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House approves bill presuming guilt for drug suspects

The House of Representatives on Tuesday approved on third and final reading the measure which aims to strengthen drug prevention and control, amending Republic Act 9165.

Voting 188-11-9, the lower chamber of Congress approved House Bill 7814 or An Act Strengthening Drug Prevention and Control Amending For The Purpose Republic Act 9165, As Amended, Otherwise Known As The Comprehensive Dangerous Drugs Act of 2002.

The bill aims to provide for a legal presumption on who is considered an importer, financier, and protector or coddler of narcotics.

In several passages of the bill, it is stated that a suspect is presumed to be any of the above, "unless proven otherwise."

No votes

ACT Teachers partylist Representative France Castro voted no on the measure, saying it may invalidate the presumption of innocence until proven guilty among the public.

"Sa panukalang batas na ito, mas binibigyang diin ang presumption of guilt kahit wala pang due process, investigation o hearing," Castro said.

"Tulad na lang ng scenario na may nakitang droga sa iyo, pwede ka na agad makasuhan na presumed importer, exporter, o seller ng hindi pa nagkakaroon ng masusing imbestigasyon at maaari naman ito ay planted evidence," she added.

Bayan Muna Representative Carlos Isagani Zarate, who is also against the measure, echoed Castro's sentiments.

"Ayon sa Section 14 ng Bill of Rights, in all criminal prosecutions, the accused shall be presumed innocent until the contrary is proved. Ngunit sa pamamagitan ng presumptions na ito, binabaliktad natin ito," he added.

"Kinakailangang patunayan ng akusado na siya ay inosente sa halip na ang nag-akusa ang dapat magpatunay na tunay siyang nagkasala," he added.

Bill details

The bill states that in importation and exportation of dangerous drugs and/or controlled precursors and essential chemicals, a person, who is found to have in his/her possession or under his/her direct or indirect control any document, purchase order, memorandum receipt, delivery receipt, bill of lading, or any written matter containing information related to or in connection with dangerous drugs and/or controlled precursors and essential chemicals is, until proven otherwise, presumed to have imported or exported dangerous drugs, precursors and essential chemicals.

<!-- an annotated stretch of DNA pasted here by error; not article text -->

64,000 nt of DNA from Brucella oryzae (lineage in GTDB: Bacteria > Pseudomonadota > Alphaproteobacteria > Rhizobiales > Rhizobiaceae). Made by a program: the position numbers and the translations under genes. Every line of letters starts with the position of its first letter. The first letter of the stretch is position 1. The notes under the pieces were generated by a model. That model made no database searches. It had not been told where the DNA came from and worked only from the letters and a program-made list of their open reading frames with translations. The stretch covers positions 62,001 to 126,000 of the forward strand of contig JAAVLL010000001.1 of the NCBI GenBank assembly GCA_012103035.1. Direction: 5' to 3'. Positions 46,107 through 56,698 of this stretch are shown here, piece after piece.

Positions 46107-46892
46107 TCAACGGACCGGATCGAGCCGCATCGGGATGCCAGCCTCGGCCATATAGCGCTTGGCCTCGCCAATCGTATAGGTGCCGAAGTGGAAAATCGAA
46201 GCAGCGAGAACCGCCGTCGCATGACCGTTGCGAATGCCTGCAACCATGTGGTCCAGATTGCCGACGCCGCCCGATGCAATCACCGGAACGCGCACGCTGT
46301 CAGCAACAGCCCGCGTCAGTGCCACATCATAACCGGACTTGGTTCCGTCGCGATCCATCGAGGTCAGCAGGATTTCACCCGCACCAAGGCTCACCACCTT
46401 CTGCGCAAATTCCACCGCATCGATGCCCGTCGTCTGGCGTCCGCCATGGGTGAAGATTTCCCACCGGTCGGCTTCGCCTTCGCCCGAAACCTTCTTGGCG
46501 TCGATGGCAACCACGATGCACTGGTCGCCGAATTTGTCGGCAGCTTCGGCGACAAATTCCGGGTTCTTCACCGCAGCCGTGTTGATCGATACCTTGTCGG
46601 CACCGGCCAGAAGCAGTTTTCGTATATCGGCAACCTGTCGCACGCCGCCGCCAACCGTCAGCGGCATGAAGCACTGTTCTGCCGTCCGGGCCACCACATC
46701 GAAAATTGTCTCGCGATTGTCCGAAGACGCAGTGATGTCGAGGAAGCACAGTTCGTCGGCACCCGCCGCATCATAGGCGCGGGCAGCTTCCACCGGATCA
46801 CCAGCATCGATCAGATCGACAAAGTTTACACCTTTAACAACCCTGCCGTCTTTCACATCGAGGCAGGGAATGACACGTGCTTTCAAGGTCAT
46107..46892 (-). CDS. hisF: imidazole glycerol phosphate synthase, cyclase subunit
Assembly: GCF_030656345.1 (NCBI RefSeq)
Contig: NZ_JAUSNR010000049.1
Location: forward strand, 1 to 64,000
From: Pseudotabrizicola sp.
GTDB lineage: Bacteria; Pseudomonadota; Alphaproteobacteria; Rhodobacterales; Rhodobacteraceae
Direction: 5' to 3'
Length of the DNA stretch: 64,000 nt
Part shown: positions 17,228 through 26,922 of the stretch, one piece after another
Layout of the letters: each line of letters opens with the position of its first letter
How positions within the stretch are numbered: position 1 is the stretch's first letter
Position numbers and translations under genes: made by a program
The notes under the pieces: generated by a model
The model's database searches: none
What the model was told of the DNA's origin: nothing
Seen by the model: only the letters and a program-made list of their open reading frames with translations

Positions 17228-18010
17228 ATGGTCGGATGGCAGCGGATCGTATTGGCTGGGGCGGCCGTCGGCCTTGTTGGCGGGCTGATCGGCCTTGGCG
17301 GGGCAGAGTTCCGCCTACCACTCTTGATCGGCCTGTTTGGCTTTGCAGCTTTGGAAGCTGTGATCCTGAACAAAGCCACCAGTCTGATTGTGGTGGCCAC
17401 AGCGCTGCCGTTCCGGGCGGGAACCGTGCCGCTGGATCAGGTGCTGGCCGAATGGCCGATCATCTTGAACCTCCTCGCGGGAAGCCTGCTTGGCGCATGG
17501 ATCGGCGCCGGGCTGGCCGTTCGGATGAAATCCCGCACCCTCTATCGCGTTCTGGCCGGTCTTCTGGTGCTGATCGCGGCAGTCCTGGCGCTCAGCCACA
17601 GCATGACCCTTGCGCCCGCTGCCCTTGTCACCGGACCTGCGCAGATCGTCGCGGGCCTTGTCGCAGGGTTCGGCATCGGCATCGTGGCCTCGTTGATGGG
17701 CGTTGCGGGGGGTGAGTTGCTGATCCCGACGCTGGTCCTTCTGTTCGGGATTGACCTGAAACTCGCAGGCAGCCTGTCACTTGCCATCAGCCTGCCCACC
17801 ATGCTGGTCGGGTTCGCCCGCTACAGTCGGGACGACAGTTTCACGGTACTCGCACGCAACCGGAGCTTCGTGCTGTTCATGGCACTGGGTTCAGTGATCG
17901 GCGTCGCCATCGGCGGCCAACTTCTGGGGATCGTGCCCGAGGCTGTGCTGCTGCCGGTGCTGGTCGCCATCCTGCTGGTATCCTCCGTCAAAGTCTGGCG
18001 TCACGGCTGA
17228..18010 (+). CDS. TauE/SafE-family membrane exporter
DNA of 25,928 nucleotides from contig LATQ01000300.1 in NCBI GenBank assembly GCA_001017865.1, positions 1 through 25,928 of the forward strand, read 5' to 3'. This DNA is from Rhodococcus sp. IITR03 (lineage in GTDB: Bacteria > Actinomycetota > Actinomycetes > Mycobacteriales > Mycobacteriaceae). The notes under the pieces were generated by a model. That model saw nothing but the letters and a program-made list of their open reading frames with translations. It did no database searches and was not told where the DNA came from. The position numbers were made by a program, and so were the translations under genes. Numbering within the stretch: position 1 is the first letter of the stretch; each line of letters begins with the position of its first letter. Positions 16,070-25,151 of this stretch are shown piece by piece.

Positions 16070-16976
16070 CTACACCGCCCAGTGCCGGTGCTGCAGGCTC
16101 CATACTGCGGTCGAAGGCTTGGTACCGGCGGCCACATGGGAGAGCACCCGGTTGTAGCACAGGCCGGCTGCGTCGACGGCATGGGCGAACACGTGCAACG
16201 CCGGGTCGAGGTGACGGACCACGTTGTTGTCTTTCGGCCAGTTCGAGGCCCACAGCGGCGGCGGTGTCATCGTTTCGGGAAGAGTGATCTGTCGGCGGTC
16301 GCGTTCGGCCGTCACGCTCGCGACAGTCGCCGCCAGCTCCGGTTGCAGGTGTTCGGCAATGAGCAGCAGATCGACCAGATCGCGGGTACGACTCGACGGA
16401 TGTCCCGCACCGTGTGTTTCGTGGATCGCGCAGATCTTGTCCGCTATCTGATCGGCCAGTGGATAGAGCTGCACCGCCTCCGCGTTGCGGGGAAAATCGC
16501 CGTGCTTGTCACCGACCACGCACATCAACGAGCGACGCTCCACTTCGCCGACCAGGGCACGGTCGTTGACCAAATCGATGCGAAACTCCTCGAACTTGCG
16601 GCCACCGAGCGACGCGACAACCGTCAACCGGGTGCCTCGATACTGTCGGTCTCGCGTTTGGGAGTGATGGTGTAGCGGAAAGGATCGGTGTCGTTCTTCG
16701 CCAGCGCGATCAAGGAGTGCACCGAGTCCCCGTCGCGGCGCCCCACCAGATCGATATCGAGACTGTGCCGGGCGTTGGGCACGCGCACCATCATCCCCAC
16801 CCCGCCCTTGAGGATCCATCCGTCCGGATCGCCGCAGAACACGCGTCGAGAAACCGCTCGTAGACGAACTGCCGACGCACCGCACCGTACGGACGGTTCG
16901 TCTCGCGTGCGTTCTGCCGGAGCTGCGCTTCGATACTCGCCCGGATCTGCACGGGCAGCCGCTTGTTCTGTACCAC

An individual could also be presumed as a financier if he/she causes the payment, raises, provides or supplies money for or underwrites the importation and exportation of dangerous drugs, controlled precursors and essential chemicals.

Moreover, a person could be presumed as protector or coddler of an importer/exporter of dangerous drugs and essential chemicals if he/she knows the importer and exporter of narcotics and if he/she uses his/her influence to facilitate the escape of that importer/exporter.

If that person has knowledge or has reasonable ground to believe that the violator is indeed an importer/exporter of dangerous drugs and other essential chemicals, he/she can also be presumed as protector, unless proven otherwise.

Meanwhile, in selling drugs, an individual can be presumed as financier if he/she causes the payment for the sale, trading, and distribution of illegal drugs, controlled precursors and other essential chemicals.

He/She is presumed to be a protector or coddler if he/she knows the seller, trader and distributor of illegal drugs, the bill said.

When it comes to the manufacture of drugs, a person who is found or present within the premises of a clandestine laboratory or the area where illegal drugs are manufactured, produced, packed, is presumed to be involved in producing drugs, unless proven otherwise.

Another key provision is that it seeks penalty among "negligent" lessors of properties used as clandestine laboratories.

The bill stated that lessors of properties would be required to submit pertinent documents to avoid their properties being used for illegal drug purposes.

The measure also extends the criminal liability to the partner, president, director, manager, trustee, estate administrator, or officer of the corporation or partnership who tolerates the use of a property of the corporation or partnership as a den, dive, or resort to commit violations of RA 9165.— BM, GMA News